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tym and knowles 600Scrooge’s redemption makes for a funny and seasonal Dickens show

Already a popular local tradition, A Penny Pincher’s Christmas Carol is back again. Bernard McGinley gets festive and forgets about Bah Humbug!

The change of heart of Ebenezer Scrooge has been acted by many: Albert Finney, Alastair Sim, Bill Murray, Ernest Borgnine, Orson Welles, Patrick Stewart and Jim Carrey among them. Since 2016, the transformation of Scrooge has been done locally, in a show performed with great aplomb by John Knowles and Kate Tym, writers, actors and directors of the It’s Not Us theatre company. 

At the Albion pub in George Street, Old Town, they last week again put on their modern version of Charles Dickens’ classic tale, complete with local references (such as the Pier and Ore Village, and the Scroogelike views of new MP Sally-Ann Hart on paying the lowly).  

With some highly skilled performances (John Knowles makes an excellent and droll curmudgeon), and deft use of props, music and audience participation, the development and transformation of Scrooge is shown. Kate Tym plays all his many foils (and herself) with impressive physical and vocal dexterity. The ghosts of Jacob Marley (Scrooge’s unhappy business partner) and of various Christmases are there but so too is Greta Thunberg, with some modern insights. Even Kermit the Frog makes an appearance.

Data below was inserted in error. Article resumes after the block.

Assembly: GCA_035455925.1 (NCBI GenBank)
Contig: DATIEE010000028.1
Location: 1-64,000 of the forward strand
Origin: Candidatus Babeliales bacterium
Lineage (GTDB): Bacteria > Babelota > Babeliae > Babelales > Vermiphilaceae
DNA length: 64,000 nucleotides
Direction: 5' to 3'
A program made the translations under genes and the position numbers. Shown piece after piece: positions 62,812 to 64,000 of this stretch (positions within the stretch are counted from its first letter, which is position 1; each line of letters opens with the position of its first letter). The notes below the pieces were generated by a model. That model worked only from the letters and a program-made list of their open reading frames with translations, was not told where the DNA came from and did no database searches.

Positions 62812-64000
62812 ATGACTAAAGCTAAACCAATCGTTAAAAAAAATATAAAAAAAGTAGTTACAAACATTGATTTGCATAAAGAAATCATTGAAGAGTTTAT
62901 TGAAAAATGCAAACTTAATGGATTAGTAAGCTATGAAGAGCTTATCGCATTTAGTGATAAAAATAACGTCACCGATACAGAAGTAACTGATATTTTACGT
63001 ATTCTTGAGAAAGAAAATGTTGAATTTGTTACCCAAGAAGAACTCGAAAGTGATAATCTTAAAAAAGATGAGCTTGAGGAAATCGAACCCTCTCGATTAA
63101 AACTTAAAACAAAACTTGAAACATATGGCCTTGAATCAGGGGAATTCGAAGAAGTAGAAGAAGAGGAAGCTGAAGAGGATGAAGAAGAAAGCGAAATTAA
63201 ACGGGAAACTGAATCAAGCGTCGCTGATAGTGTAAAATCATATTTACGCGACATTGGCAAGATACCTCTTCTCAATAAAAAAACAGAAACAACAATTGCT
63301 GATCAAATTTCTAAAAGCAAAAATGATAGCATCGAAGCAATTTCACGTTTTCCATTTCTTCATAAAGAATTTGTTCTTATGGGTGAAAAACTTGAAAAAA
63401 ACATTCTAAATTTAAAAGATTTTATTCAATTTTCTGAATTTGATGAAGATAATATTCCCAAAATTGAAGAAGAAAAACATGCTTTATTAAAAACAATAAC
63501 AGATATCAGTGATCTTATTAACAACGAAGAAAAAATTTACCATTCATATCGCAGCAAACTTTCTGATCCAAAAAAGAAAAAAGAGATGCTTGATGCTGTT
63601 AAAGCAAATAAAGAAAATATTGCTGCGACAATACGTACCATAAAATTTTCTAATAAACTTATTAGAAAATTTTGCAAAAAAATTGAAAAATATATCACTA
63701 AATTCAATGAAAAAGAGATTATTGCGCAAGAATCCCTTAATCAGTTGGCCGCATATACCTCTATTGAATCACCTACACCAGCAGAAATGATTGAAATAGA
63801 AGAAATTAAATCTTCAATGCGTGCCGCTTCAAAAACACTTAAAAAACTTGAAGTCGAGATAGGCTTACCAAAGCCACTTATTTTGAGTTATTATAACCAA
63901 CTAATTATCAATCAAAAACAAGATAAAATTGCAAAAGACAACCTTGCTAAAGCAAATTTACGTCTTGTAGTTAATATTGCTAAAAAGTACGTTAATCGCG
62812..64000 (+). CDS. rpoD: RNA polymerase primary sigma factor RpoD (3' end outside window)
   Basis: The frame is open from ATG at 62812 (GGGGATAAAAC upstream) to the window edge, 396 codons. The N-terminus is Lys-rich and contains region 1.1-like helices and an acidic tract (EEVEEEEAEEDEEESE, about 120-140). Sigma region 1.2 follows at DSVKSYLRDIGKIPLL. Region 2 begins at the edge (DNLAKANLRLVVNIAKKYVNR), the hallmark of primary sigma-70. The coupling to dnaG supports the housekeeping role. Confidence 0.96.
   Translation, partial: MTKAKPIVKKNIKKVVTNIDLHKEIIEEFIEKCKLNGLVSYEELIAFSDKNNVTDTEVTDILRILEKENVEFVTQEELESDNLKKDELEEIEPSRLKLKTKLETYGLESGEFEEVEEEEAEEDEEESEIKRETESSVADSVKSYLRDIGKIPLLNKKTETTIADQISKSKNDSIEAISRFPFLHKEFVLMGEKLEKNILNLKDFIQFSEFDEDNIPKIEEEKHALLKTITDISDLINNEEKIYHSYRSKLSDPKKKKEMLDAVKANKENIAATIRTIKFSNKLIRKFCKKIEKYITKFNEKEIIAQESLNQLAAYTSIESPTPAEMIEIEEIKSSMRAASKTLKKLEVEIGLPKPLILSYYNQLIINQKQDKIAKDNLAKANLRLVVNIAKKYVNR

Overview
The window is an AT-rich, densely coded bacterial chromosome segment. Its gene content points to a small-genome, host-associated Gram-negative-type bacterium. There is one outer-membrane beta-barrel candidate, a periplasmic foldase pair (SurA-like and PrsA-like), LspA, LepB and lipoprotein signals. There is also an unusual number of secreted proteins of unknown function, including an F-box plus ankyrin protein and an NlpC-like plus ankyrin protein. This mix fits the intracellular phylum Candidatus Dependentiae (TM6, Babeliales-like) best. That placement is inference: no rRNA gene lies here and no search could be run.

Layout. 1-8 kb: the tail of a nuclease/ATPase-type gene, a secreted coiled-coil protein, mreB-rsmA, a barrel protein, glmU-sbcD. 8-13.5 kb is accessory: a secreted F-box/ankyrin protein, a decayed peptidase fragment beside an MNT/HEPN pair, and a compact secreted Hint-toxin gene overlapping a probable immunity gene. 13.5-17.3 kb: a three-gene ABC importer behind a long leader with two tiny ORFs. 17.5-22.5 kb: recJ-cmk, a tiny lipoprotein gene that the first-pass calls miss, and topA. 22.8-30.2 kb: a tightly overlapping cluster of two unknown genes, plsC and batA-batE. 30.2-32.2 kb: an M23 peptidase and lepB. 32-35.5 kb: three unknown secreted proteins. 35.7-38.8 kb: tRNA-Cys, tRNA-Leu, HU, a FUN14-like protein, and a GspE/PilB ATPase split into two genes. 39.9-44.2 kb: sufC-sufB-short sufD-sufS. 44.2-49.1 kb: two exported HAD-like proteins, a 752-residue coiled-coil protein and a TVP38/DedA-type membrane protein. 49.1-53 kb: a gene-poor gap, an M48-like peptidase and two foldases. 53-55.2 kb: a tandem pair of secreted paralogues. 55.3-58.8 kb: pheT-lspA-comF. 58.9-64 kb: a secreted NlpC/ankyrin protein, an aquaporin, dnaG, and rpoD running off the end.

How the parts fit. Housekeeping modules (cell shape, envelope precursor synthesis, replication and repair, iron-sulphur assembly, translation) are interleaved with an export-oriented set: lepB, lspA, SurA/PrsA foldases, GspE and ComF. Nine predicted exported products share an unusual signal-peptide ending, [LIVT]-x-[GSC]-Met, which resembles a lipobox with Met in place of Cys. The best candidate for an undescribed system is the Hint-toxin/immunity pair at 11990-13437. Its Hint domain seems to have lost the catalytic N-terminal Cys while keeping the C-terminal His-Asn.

Work ethic

tym and knowles 325As a boy, Dickens worked long hours in a rat-infested blacking factory, pasting labels on pots of boot blacking. His interest in social reform thereafter was intense. The new Poor Law of 1834 (pioneered by Edwin Chadwick) stigmatised the poor and devised the ‘indoor relief’ that was the Workhouse. A Christmas Carol (1843) was one response, touching lightly on the grinding struggle of the Cratchit family (including Tiny Tim, ‘a cripple’). 

Scrooge’s belief in prisons and workhouses as institutions to take care of the undeserving is undermined by the sick children he is shown, clearly in need of some care and basic decency. Though the Ghost of Christmas Yet to Come indicates that Tiny Tim is destined to die young, Scrooge acts to change the future.  

(Local note:  when St Leonards held its great Public Health Congress in 1889, one of the distinguished participants was the same Sir Edwin Chadwick, who gave a paper on ‘Death Rates and the Census’. Sometimes the past isn’t past.)

tym and knowles2 600

A chance to see

The show – funny, imaginative and engaging – lasts about an hour and 10 minutes, with no interval. The pre-Christmas performance at the White Rock Hotel has sold out. Other pending performances are these: 

White Rock Hotel (downstairs, 1-10 White Rock, Hastings TN34 1JU):
Friday 27 December         7:30pm
Saturday 28 December    
1:30pm
Saturday 28 December    
7:30pm

Robertsbridge Village Hall (11-23 Station Road, Robertsbridge TN32 5DA):
Sunday 29 December      5 pm

Tickets for White Rock Hotel are available from Brown Paper Tickets:
Adult               
£13
Concession    
£10
Carer                
£5
Family ticket £36 (2 adults & 2 kids, or 1 adult & 3 kids) 

For modern Scrooges, the tickets are cheaper in Robertsbridge, from Robertsbridge Arts Partnership.

It was Bob Marley not Jacob who popularised the concept of the Redemption Song. A Penny Pincher’s Christmas Carol qualifies as that too. Happy Christmas.

 

Posted 19:36 Thursday, Dec 19, 2019 In: Performance

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